Matthew 20

Many who are first will be last, and the last first” (Matthew 19:30). Matthew 20 begins with a parable that explains this final verse of the previous chapter. In the story, God is the “Master of a house,” and He has most unusual hiring practices. He recruits more workers for His vineyard even when there is only one hour left to serve. Stranger still is His way of compensating the laborers. The last are payed first, and they receive a full day’s wages. When those who have sweated all day take home the same amount, they grumble about the Master. His response? “Do you begrudge My generosity?” The Lord’s mercy is dispensed on His own terms. Heaven comes through God alone from beginning to end.
Who pays the price for the Lord’s lavish gift of salvation extended not only to Jews (the first) but also to ungodly Gentiles (the last)? Christ would be the lowest of all; condemned by Jewish leaders, delivered over to Roman soldiers, and then “mocked and flogged and crucified.” Yet He would be “raised on the third day.” The Man who died for us on the cross would one day reign on high, and He would redeem sinners.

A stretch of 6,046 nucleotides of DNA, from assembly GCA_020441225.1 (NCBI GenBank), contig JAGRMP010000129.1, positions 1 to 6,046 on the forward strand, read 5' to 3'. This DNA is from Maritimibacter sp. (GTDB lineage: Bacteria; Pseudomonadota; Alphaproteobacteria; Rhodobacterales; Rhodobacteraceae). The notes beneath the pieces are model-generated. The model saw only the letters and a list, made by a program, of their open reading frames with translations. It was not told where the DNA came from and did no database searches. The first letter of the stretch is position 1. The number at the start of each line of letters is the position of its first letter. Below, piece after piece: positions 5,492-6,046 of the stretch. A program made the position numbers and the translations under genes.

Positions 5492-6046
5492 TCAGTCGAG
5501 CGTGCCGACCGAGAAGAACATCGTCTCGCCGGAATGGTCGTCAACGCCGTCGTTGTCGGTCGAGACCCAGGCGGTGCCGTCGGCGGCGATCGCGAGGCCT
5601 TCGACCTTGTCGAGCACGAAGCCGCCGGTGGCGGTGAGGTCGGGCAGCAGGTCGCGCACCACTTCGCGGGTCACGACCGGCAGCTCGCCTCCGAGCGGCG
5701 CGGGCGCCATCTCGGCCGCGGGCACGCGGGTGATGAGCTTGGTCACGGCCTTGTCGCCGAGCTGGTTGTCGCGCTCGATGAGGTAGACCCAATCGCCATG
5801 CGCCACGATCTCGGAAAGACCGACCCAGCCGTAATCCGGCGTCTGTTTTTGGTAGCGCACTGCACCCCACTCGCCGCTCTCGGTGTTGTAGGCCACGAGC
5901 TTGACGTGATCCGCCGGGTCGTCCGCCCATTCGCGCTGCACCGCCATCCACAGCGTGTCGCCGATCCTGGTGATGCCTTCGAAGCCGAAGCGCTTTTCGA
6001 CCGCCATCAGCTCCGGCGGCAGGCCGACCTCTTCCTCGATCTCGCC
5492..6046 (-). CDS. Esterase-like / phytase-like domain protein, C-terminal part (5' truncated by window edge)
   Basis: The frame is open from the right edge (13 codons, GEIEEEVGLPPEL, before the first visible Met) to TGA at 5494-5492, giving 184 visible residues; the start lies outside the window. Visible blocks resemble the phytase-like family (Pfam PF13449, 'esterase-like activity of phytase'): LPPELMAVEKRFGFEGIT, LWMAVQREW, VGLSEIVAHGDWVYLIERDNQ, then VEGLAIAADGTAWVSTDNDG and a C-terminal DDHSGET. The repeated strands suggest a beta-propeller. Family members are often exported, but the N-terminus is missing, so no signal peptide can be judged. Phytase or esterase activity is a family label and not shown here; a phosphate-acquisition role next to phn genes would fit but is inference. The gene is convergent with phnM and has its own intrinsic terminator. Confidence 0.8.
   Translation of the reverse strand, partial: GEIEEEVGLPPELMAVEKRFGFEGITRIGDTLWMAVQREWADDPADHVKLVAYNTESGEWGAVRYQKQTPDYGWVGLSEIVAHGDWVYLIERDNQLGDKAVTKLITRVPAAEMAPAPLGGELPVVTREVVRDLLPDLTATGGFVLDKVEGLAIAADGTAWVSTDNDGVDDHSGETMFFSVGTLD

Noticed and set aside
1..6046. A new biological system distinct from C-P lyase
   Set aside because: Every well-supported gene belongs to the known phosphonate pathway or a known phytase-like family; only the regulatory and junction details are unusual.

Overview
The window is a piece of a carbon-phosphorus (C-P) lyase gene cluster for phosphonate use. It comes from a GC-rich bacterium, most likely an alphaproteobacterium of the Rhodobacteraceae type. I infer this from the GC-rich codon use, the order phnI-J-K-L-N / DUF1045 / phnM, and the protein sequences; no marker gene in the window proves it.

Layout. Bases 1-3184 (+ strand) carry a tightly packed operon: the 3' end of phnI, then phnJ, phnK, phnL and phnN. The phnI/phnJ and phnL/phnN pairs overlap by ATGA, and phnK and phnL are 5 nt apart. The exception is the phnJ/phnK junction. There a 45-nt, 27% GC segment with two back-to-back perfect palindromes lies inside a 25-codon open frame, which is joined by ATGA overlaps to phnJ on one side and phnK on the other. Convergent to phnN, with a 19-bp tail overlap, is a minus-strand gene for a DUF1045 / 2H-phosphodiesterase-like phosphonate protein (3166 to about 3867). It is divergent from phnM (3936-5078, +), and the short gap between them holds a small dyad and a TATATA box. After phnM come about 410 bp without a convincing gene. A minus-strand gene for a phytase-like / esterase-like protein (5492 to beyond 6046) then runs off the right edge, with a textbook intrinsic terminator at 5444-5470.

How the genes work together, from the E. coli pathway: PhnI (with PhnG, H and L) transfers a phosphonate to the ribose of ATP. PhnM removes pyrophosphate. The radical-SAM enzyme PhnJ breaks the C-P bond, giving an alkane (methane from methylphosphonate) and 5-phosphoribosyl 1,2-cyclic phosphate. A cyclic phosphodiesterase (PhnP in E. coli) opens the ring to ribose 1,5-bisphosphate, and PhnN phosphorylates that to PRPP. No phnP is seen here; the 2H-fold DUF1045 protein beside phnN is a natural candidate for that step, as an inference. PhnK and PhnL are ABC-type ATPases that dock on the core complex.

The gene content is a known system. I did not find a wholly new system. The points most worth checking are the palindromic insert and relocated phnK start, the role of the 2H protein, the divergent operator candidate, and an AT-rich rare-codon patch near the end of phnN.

The mother of James and John wanted the most privileged places for her sons, but she could not understand the ways of the kingdom of God. The best Man ever born would suffer greatly. This would also be the path to eternity for her beloved boys where they would reign with the King who came to be a “slave” and would soon “give His life as a ransom for many.”
What kind of people would Jesus deliver from bondage? Despised men like the two blind beggars sitting by the roadside who insisted on shouting, “Lord, have mercy on us, Son of David!” The crowd tried to get them to stop yelling. What did the amazing King from heaven do? “Jesus in pity touched their eyes, and immediately they recovered their sight and followed Him.”
Prayer from A Book of Prayers
Lord God, Your kingdom has come to us by Your sovereign pleasure. We should always receive it with the greatest joy and gratitude. Yet we find this disturbing tendency within us: We act as if we have worked for eternity by our own strength, when it is clearly the richest kindness that could ever be extended to anyone. Remind us again of the meaning of the cross. Let our eyes be open to the wonder of Your love so that we might more fully believe the gospel and follow Jesus. Change our hearts and enable us to embrace the suffering that You have ordained for our lives. Your Son came as the lowest servant. We offer up everything to Him now as our glorious King.